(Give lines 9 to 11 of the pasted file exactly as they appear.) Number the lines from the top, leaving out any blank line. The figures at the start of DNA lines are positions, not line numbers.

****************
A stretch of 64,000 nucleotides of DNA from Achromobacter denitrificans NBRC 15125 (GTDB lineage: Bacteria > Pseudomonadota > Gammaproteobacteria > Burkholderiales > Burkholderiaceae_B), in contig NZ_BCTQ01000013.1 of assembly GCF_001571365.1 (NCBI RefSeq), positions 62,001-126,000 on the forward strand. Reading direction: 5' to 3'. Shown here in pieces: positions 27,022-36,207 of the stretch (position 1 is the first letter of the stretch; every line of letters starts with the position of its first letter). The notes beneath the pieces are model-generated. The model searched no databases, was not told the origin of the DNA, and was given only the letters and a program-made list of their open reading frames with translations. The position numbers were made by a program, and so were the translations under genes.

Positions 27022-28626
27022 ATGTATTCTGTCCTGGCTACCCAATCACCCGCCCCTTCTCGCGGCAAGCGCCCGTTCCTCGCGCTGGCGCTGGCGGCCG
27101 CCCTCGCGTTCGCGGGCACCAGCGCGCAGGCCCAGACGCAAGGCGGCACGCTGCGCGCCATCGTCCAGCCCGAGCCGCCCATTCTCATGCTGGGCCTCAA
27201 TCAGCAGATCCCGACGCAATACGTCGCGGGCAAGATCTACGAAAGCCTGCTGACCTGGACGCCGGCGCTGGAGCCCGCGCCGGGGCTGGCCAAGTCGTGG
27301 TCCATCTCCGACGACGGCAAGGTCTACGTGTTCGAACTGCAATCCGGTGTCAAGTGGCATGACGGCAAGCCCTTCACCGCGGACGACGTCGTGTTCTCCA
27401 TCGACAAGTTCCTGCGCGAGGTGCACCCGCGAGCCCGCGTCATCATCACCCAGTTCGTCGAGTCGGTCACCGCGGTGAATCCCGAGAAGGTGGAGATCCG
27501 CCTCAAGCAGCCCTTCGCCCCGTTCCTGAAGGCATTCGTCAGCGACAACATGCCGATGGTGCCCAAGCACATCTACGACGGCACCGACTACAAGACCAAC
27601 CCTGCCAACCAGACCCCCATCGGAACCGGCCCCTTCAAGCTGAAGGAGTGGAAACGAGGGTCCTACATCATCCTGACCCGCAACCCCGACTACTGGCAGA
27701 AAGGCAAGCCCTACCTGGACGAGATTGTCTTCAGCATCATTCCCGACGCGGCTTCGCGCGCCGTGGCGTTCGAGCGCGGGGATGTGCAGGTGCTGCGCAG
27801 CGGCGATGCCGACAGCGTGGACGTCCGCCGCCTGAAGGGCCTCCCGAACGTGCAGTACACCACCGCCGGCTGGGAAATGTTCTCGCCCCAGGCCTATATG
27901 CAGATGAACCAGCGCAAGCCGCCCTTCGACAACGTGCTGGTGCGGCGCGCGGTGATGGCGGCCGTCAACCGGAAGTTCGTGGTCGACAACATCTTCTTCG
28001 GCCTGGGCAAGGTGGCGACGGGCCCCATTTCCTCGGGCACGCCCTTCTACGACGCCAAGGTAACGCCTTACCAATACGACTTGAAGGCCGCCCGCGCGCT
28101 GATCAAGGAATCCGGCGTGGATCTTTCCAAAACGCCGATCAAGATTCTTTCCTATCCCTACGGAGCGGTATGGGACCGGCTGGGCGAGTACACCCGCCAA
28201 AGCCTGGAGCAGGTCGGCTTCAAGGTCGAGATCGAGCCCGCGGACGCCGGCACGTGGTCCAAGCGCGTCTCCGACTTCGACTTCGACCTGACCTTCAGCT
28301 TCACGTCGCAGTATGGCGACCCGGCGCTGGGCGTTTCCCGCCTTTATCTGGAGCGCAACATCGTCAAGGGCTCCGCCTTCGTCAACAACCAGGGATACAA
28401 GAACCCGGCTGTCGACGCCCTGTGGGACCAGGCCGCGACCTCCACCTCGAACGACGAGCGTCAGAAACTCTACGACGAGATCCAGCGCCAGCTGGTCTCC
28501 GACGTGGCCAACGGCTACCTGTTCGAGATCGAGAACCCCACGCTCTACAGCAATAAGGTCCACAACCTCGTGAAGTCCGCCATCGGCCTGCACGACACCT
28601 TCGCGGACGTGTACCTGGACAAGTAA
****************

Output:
27601 CCTGCCAACCAGACCCCCATCGGAACCGGCCCCTTCAAGCTGAAGGAGTGGAAACGAGGGTCCTACATCATCCTGACCCGCAACCCCGACTACTGGCAGA
27701 AAGGCAAGCCCTACCTGGACGAGATTGTCTTCAGCATCATTCCCGACGCGGCTTCGCGCGCCGTGGCGTTCGAGCGCGGGGATGTGCAGGTGCTGCGCAG
27801 CGGCGATGCCGACAGCGTGGACGTCCGCCGCCTGAAGGGCCTCCCGAACGTGCAGTACACCACCGCCGGCTGGGAAATGTTCTCGCCCCAGGCCTATATG